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Facebook and the First Amendment
In today’s newsletter, I will examine two fascinating speeches that were delivered within 24 hours of each other in mid-October. The first one, by Adidas’s global media director, shared information about marketing strategies in the digital age.
But let’s start with an analysis of the second speech: on October 17, Facebook CEO Mark Zuckerberg spoke at Georgetown University, sponsored by the McCourt School of Public Policy and its Institute of Politics and Public Service. With central themes of free speech and censorship, Zuckerberg spoke for more than thirty minutes to an audience comprised mostly of students.
Zuckerberg defended the importance of free speech in the 21st century. By celebrating Americans ideals, he attempted to tie the halo of freedom of expression to Facebook (which could definitely use a halo right now).
I found many of Zuckerberg’s comments worth quoting, but I have selected the passages that I believe best convey his core ideas:
Movements like #BlackLivesMatter and #MeToo went viral on Facebook — the hashtag #BlackLivesMatter was actually first used on Facebook — and this just wouldn’t have been possible in the same way before. 100 years back, many of the stories people have shared would have been against the law to even write down. And without the internet giving people the power to share them directly, they certainly wouldn’t have reached as many people. With Facebook, more than 2 billion people now have a greater opportunity to express themselves and help others.
Zuckerberg continued, linking Facebook to the history of civil rights in America:
We want the progress that comes from free expression, but not the tension. We saw this when Martin Luther King Jr. wrote his famous letter from Birmingham Jail, where he was unconstitutionally jailed for protesting peacefully. We saw this in the efforts to shut down campus protests against the Vietnam War. We saw this way back when America was deeply polarized about its role in World War I, and the Supreme Court ruled that socialist leader Eugene Debs could be imprisoned for making an anti-war speech. In the end, all of these decisions were wrong. [Emphasis mine]
Of course, issues surrounding free speech are rarely cut and dried. Zuckerberg notes that the First Amendment does not apply to private companies. As such, Facebook can freely choose to censor any kind of content from their platform. And they do choose to restrict some things — he provided examples including “terrorist propaganda, bullying young people ... as well as content like pornography that would make people uncomfortable.”
But then comes the tricky part of Facebook’s decision to prohibit some material — “once we’re taking this content down, the question is: where do you draw the line?”
After posing this question, Zuckerberg explained the operational challenges of identifying dangerous content. At the same time, he made the case that breaking up Facebook would worsen — rather than alleviate — problems with dangerous online content.
During Zuckerberg’s self-evaluation of Facebook’s effectiveness at screening online material, he explained why they draw a line, as well as why Facebook does not remove certain types of content. Here’s how Zuckerberg described the complexity of tackling issues like “fake news”:
Take misinformation. No one tells us they want to see misinformation. That’s why we work with independent fact checkers to stop hoaxes that are going viral from spreading. But misinformation is a pretty broad category. A lot of people like satire, which isn’t necessarily true. A lot of people talk about their experiences through stories that may be exaggerated or have inaccuracies, but speak to a deeper truth in their lived experience. We need to be careful about restricting that. Even when there is a common set of facts, different media outlets tell very different stories emphasizing different angles. There’s a lot of nuance here. And while I worry about an erosion of truth, I don’t think most people want to live in a world where you can only post things that tech companies judge to be 100% true.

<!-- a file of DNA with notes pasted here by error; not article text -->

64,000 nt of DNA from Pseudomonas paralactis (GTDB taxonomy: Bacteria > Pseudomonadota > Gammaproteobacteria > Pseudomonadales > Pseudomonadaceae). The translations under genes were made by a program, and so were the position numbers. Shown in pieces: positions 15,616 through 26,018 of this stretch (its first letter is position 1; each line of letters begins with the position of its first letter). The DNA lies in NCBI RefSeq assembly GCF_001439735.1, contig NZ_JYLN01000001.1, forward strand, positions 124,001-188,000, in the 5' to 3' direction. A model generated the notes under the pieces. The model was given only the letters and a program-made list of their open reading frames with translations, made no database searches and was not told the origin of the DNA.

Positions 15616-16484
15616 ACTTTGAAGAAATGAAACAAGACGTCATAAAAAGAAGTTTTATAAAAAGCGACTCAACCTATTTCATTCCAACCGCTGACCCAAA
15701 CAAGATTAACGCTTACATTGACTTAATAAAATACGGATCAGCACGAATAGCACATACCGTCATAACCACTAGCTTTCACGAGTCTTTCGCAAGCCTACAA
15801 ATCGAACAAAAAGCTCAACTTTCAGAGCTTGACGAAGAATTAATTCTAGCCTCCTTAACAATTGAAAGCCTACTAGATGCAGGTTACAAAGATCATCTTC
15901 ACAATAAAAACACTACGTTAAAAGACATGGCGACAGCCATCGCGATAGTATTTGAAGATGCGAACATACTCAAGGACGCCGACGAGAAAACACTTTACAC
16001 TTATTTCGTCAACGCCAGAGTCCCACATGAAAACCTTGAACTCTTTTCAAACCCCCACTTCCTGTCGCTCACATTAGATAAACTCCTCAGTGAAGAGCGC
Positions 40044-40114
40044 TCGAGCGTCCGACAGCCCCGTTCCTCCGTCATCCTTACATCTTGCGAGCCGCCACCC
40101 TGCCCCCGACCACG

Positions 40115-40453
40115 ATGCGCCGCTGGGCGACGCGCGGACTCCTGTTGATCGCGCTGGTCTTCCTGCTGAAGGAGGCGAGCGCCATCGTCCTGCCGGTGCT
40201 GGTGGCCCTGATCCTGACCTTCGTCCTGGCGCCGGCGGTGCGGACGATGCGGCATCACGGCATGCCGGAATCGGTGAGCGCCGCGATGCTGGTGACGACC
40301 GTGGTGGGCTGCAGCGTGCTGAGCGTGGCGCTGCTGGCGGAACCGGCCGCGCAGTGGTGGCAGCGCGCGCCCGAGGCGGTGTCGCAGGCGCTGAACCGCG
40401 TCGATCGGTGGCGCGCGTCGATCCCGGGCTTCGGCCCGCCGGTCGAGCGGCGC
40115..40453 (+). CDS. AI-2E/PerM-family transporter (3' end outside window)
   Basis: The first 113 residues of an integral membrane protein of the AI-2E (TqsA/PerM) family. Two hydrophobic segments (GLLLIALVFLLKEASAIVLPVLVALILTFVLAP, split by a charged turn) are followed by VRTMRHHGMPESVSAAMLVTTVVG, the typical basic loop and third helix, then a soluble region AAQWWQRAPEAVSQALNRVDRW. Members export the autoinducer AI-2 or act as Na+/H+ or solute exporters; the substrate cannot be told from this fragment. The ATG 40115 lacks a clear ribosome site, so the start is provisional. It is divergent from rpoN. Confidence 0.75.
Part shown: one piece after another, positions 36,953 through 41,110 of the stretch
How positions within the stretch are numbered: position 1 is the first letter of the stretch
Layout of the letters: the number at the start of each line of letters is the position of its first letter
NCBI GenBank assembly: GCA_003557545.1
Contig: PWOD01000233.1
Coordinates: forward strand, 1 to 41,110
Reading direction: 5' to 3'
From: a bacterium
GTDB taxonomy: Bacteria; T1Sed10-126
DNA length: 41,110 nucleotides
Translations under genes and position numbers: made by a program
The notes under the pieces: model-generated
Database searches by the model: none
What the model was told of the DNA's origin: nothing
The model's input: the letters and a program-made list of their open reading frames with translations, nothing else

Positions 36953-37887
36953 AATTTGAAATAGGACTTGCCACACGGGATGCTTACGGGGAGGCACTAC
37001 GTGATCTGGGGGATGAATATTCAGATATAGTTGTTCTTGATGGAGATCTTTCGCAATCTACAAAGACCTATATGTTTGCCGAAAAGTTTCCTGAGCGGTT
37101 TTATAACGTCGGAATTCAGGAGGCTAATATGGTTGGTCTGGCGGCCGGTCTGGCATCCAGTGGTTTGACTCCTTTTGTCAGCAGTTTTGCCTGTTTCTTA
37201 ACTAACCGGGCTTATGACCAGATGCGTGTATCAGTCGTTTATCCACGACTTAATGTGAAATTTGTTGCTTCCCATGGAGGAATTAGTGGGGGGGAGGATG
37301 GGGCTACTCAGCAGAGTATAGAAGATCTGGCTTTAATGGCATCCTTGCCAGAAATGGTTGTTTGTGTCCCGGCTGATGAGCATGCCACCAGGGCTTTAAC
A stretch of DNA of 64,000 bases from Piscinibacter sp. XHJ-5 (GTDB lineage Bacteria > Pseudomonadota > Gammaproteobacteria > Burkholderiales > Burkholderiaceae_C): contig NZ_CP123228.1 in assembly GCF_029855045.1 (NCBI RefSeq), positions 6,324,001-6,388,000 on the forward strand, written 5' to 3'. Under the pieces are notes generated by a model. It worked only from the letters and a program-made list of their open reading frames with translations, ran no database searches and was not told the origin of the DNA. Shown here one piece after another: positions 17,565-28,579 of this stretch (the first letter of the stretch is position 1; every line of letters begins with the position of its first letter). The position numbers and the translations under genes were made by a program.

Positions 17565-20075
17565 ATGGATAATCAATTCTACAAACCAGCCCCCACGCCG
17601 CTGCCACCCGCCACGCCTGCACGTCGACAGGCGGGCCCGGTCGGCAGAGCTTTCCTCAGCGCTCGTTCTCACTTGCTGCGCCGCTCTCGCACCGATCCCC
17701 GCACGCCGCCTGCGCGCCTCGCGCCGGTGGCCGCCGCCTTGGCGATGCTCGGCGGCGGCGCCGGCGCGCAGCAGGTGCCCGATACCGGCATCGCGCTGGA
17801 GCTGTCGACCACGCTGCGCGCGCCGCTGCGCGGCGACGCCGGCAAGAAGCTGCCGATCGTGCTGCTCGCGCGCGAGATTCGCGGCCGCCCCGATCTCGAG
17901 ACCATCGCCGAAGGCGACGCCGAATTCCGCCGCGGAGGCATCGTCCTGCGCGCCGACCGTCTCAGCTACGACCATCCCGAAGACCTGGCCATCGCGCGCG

Zuckerberg’s speech featured a lot of rhetoric about the value of free speech, but it also included some specific tactics used for the real-world application of filtering “dangerous content” and “misinformation.” Here is my summary of how Facebook plans to deal with these issues:
Build strong AI systems and supplement with human employees (35,000 of them). Develop ways to identify and remove harmful content.
Focus on the people, not the words. Block and remove fake accounts so that only “real” people are posting and commenting.
Let people decide for themselves what is true and what is not.
Err on the side of NOT censoring content. In the case of politicians, allow them to say (just about) whatever they want; individuals should judge the accuracy of their comments.
If Zuck’s Wearing a Tie, You Know it’s Serious
How did pundits respond to Mark Zuckerberg’s speech at Georgetown? Generally speaking, the reviews have been negative. In his Ad Contrarian newsletter, Bob Hoffman wrote the following:
If Facebook is not required by law to publish material, we are left with the fact that Facebook chooses to publish material they know is false. … Facebook's culture is still one of irresponsible adolescents who refuse to grow up. They want the privileges of adulthood without the responsibilities of adulthood.
In Tim Egan’s New York Times opinion piece, he called the speech “a profile in cowardice.”
But as Ben Thompson explained at Stratechery, condemnations of Facebook often rely on contradictory logic. Thompson supported his idea by listing three common ways that analysts and politicians criticize Facebook:
The first and most straightforward way is Facebook putting its thumb on the scale… an argument the company is simply too large.
The second concern is the capacity of trolls, both of the profit-seeking and foreign government variety, to leverage Facebook’s fundamental engagement-seeking nature to push misinformation and division....
The third concern is what has dominated the news cycle as of late: Facebook’s decision to not fact-check any posts or ads from politicians….
The broader issue is that the third concern and first concern are so clearly in direct opposition to each other. If Facebook has the potential for immense influence on politics, why on earth would anyone want the company policing political speech?